|ABBA, ME, and WILLIAM JAMES: Mamma Mia In Context
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|Author:||RonPrice [ Thu Feb 07, 2013 7:18 pm ]|
|Post subject:||ABBA, ME, and WILLIAM JAMES: Mamma Mia In Context|
ABBA: Bang a Boomerang(1) tells the inside story of Australia's colossal 70s crush on the Swedish supergroup ABBA and their music. It’s the story of how this unequalled and enduring fan-worship changed them, Australia, and Australians, forever. My wife and two step-daughters loved ABBA. From 1972 to 1982, when they were a phenomenon in Australia, I was busy: (i) with my teaching career working 60+ hours a week, (ii) with my work as a Baha’i in Whyalla, Gawler, Launceston, Melbourne, Ballarat, Smithton, Zeehan, and Katherine, (iii) going through a divorce, remarrying, and raising a family of 3 children, as well as (iv) dealing with episodes of bipolar 1 disorder.
ABC's innovative music program Countdown and its host Molly Meldrum were instrumental in bringing ABBA to a burgeoning mid-70s television audience. It was due to Countdown that Mamma Mia(2) was released as a single, first in Australia and then the world. With this, the ABBA phenomenon was born.
This TV doco, ABBA: Bang a Boomerang, digs deep into the heartfelt memories of Australians with its cardboard cartons of memorabilia, its face-to-face encounters, its local pop-icon recounts, its lavish personal and public ABBA museums and Australia's rich media archives. It relives a moment of collective national 'craziness' when Australia literally went ABBA mad. The result of that experience is a warm, bright, captivating engagement with ABBA's time Downunder. The open-hearted embrace of all things ABBA would eventually, in part at least, define Australia.
One in three Australian households owned an ABBA record, from the then Prime Minister, Malcolm Fraser, to eight year olds around the nation. One of those 8 year-olds, Angela, lived in my home in 1978. That 8-year old girl now has a successful public relations career and is 42 years old. In 1979 my first and only son was born with ABBA somewhere out on the periphery. Australians, like Angela, were hooked even if some didn't want to admit it back then. It would appear, at least this is the view presented in this video, that the crush was for keeps.-Ron Price with thanks to 1ABC1 TV, 30/1/’13, 8:30-9:30 p.m.; and (2)Mamma Mia! is also a stage musical.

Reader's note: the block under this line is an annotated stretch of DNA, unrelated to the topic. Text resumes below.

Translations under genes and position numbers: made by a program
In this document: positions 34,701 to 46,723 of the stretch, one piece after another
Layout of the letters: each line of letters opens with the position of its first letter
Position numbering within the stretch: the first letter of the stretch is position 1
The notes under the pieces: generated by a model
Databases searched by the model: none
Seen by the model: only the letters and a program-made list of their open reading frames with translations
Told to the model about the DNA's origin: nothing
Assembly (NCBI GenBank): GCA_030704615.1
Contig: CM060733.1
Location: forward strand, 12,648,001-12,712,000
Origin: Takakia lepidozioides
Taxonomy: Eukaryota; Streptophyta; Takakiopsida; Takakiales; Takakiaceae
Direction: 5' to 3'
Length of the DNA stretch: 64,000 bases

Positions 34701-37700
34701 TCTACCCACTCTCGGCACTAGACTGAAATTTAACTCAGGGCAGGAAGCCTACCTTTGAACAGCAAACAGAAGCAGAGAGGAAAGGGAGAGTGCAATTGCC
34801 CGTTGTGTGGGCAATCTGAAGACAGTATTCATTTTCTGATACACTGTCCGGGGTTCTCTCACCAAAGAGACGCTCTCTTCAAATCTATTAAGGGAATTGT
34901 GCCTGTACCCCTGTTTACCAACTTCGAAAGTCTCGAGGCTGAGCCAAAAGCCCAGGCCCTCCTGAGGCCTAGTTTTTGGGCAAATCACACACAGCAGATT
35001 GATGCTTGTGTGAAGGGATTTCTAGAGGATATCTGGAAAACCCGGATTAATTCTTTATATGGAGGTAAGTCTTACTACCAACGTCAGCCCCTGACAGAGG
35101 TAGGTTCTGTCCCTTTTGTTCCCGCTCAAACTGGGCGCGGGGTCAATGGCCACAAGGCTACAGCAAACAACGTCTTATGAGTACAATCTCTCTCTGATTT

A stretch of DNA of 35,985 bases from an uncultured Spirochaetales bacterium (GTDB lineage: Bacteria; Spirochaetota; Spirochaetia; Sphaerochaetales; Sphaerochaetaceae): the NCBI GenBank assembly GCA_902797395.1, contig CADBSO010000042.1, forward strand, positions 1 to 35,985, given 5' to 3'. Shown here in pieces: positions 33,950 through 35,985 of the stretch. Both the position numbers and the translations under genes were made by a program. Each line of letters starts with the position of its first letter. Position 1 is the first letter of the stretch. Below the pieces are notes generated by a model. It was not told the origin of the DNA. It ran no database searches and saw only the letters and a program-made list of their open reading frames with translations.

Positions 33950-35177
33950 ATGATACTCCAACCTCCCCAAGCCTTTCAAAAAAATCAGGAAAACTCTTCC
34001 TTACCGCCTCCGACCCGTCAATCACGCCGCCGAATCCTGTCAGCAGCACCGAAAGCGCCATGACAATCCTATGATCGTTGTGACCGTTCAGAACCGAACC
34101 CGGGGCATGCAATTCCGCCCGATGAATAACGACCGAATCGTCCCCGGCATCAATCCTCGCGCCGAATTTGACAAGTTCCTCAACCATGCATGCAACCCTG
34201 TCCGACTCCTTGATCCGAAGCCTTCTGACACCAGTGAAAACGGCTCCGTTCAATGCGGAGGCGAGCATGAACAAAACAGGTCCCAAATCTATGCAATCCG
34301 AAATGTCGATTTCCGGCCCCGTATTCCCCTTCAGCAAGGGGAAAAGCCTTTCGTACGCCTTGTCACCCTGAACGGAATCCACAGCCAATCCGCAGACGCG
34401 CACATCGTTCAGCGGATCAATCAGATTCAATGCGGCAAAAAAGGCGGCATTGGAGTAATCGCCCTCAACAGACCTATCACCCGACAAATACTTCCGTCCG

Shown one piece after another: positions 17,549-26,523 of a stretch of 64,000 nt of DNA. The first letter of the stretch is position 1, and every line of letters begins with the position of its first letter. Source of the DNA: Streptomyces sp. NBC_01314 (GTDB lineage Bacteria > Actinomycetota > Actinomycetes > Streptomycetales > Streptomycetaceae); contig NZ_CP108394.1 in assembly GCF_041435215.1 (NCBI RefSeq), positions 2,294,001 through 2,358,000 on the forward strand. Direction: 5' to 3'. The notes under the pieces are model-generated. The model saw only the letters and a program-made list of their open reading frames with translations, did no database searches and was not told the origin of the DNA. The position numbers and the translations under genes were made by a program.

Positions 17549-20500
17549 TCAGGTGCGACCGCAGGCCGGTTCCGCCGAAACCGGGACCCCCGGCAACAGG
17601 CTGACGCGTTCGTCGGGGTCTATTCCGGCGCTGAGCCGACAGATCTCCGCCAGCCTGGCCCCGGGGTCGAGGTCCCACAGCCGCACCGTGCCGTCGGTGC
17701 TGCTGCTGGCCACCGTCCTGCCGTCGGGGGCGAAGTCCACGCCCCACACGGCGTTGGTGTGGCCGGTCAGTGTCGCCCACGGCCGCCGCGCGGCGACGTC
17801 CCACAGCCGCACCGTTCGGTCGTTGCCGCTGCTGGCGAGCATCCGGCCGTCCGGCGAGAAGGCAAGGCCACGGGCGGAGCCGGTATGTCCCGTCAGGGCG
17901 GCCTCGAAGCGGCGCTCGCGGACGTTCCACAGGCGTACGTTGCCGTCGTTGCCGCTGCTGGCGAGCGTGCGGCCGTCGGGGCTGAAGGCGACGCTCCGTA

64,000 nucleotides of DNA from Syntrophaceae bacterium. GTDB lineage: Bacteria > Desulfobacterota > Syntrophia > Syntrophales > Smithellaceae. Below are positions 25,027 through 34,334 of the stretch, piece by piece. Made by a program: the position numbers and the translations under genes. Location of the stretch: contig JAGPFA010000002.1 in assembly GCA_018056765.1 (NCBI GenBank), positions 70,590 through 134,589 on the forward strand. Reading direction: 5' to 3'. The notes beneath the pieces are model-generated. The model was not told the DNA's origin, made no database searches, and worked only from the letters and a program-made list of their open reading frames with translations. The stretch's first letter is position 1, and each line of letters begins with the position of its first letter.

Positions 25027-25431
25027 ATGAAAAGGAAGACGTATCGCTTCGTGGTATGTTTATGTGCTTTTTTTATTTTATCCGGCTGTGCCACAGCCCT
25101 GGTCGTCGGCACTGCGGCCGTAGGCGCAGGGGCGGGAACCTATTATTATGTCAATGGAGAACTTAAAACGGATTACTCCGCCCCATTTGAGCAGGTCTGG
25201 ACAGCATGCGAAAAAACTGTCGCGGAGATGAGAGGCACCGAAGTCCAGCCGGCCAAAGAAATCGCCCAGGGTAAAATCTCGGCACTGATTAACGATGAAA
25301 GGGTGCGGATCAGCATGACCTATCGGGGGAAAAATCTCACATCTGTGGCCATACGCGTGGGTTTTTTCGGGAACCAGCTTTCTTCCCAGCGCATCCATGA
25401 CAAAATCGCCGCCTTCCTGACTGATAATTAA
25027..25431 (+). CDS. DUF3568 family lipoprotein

2 This musical was written by British playwright Catherine Johnson, based on the songs of ABBA, composed by Benny Andersson and Björn Ulvaeus, former members of the band. The title of the musical is taken from the group's 1975 chart-topper "Mamma Mia". Björn Ulvaeus and Benny Andersson, who composed the original music for ABBA, were involved in the development of the show from the beginning. worldwide since its 1999 debut. I retired from a 50 year teaching and student life in 1999 and was busy relocating my life in Tasmania at the time. A film adaptation starring: Meryl Streep, Colin Firth, Pierce Brosnan, Amanda Seyfried, Christine Baranski and Julie Walters was released in July 2008, but other interests and pursuits, activities and enthusiasms, enterprises and involvements prevented me from seeing that film.
When you are up to your eye-balls
in life’s trilogy of responsibilities:
job, community, and family, those
things in the electronic-media are at
best peripheral to the mainstream of
your life.1 After 80 to 90 hours in an
immersion in those life-demands all
you can do is try to get the sleep you
need to do it all again tomorrow, and
tomorrow. ABBA were, for me, like
a shooting star in some distant galaxy.
That star repeated itself off-and-on for
10 years in my life while I was as busy
as that proverbial beaver just surviving
and making as much out of my life as I
possibly could with William James’s
booming-buzzing confusion always at
the core of it all, as it is for everyone.2
1 Even after I had retired in 1999, and spent 40 to 50 hours a week in the several roles which represented a reinvention of myself as: writer and author, poet and publisher, editor and researcher, online journalist and blogger---there was so much in the print and electronic media that I could not take-in: like this musical as well as the film adaptation for reasons associated with my new roles and life’s many activities which are the result, for me at least, of serendipity.
2 William James(1842-1901), an American philosopher and psychologist who had trained as a physician, was the first educator to offer a psychology course in the United States. In his Principles of Psychology (1890) he refers to this booming and buzzing confusion in the following passage: